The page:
The Rust toolchain includes support for a much wider variety of environments than just pure Rust application code running in userspace.
- It supports cross-compilation, where the system running the toolchain (the host) is not the same as the system that the compiled code will run on (the target), which makes it easy to target embedded systems.
- It supports linking with code compiled from languages other than Rust, via built-in foreign function interface (FFI) capabilities.
- It supports configurations without the full standard library
std, allowing systems that do not have a full operating system (e.g. no filesystem, no networking) to be targetted.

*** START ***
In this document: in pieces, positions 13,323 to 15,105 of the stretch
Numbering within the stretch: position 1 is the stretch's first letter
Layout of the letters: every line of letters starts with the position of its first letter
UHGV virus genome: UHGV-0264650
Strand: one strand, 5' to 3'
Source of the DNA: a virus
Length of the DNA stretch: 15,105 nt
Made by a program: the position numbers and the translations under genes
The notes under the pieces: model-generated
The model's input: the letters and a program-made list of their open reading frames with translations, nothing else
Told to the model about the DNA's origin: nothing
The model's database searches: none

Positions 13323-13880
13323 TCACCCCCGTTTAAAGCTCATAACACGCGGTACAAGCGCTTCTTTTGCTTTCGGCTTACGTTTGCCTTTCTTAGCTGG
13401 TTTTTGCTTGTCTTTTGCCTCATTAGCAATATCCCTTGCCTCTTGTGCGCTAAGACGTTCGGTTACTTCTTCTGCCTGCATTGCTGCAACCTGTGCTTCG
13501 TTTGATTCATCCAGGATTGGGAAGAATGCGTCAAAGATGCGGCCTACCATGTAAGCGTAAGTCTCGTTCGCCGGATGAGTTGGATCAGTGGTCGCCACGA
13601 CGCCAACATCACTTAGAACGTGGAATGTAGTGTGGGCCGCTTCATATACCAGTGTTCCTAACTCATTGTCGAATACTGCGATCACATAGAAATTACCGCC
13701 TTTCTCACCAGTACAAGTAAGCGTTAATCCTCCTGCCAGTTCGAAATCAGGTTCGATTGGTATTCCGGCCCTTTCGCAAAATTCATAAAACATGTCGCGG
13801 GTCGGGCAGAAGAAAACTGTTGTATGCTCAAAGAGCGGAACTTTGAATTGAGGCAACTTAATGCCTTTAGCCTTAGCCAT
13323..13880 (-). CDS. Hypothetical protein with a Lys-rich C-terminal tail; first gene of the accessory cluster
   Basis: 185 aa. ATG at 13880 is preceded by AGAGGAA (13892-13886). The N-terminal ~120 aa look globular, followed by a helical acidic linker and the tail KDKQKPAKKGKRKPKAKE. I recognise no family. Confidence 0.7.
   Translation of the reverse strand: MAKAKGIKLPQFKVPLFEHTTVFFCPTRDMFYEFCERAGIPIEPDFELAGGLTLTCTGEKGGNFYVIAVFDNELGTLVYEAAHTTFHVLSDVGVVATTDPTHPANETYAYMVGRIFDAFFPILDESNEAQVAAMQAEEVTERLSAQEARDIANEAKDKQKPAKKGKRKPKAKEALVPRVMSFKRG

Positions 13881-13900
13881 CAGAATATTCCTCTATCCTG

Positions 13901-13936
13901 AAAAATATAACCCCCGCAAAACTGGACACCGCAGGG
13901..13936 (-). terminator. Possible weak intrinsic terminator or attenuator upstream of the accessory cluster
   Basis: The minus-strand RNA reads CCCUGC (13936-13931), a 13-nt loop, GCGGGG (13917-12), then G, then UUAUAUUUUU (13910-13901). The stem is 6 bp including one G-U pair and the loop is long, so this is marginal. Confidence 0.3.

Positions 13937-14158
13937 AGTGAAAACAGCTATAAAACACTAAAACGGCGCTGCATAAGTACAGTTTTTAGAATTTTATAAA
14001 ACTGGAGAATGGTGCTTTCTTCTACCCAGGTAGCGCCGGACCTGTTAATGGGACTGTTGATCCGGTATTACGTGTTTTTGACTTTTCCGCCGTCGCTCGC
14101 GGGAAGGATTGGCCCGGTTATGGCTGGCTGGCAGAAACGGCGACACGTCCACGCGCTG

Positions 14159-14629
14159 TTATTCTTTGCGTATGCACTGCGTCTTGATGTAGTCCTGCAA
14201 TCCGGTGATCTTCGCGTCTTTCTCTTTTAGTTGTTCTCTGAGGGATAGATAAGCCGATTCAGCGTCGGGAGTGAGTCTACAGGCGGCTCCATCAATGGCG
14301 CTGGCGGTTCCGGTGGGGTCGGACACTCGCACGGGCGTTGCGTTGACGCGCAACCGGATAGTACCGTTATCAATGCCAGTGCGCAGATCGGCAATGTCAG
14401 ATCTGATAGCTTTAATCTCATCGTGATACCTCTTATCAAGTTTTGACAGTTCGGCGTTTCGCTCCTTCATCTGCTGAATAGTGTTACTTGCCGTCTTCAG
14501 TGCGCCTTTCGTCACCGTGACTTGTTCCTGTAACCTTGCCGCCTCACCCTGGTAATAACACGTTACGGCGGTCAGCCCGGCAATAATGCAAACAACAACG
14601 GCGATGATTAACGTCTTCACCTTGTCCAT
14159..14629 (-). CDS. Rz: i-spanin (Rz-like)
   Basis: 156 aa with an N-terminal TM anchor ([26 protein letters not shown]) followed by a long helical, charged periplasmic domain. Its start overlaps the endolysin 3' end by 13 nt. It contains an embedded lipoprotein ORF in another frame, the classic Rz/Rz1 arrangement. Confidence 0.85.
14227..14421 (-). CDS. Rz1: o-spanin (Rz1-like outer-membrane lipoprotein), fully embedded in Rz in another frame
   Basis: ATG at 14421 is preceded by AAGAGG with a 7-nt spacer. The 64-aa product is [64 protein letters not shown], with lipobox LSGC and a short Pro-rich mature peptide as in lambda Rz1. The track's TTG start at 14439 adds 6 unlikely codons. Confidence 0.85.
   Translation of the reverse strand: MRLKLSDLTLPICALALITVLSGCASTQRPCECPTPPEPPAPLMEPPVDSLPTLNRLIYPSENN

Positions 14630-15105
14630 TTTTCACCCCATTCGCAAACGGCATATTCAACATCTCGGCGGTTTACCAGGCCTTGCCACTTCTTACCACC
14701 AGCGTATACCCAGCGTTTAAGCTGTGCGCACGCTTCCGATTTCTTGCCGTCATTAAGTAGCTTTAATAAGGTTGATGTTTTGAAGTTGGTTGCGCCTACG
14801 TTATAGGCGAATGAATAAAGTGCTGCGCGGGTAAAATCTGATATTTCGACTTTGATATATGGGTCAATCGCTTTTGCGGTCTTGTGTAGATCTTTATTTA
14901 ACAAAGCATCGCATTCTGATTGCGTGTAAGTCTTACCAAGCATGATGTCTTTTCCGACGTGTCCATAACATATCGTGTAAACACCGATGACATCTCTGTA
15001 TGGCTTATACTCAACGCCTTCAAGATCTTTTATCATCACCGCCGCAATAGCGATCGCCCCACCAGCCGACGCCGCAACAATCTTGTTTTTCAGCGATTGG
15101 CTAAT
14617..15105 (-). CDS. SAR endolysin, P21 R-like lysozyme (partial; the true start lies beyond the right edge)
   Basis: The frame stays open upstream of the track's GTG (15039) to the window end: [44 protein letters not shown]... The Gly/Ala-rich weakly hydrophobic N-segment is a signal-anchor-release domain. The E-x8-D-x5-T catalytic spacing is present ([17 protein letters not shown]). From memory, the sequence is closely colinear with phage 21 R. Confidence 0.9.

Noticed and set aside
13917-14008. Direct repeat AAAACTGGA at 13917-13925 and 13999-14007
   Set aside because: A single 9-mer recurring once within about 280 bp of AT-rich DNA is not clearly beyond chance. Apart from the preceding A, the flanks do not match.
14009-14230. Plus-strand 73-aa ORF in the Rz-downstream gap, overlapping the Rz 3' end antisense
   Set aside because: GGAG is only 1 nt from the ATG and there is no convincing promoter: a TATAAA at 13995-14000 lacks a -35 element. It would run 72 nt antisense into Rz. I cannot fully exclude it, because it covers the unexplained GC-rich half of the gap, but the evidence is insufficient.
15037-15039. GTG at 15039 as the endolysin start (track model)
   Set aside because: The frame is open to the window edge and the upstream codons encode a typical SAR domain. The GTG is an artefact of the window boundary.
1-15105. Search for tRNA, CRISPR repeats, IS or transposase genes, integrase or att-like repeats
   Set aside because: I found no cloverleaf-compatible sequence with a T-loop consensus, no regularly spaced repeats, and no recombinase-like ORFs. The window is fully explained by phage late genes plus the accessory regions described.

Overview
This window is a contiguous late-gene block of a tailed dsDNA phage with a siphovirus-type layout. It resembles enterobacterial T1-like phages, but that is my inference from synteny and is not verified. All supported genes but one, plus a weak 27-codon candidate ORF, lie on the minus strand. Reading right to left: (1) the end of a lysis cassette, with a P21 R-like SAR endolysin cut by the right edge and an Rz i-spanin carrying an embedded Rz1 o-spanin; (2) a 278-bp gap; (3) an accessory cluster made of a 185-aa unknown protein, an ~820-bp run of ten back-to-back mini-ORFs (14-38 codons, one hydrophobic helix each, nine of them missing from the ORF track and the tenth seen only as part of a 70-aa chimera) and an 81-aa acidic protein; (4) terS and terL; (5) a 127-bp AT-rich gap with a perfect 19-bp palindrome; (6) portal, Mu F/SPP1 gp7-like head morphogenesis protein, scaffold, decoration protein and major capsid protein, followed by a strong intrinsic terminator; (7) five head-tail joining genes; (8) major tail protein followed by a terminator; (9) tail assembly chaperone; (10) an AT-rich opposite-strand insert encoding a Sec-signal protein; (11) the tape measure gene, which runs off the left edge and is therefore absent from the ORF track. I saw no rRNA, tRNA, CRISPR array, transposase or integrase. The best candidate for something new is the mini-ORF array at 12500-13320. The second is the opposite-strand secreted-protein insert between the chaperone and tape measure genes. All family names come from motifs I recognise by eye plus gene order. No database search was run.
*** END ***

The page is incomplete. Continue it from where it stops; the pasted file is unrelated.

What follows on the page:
- It even supports configurations that do not support heap allocation, but which only have a stack.
These non-standard Rust environments are less safe – they are often even
unsafe – but give more options
for getting the job done.
This part of the book discusses just a few of the basics for working in these environments. Beyond these basics, you'll need to consult more environment-specific documentation (such as the Rustonomicon).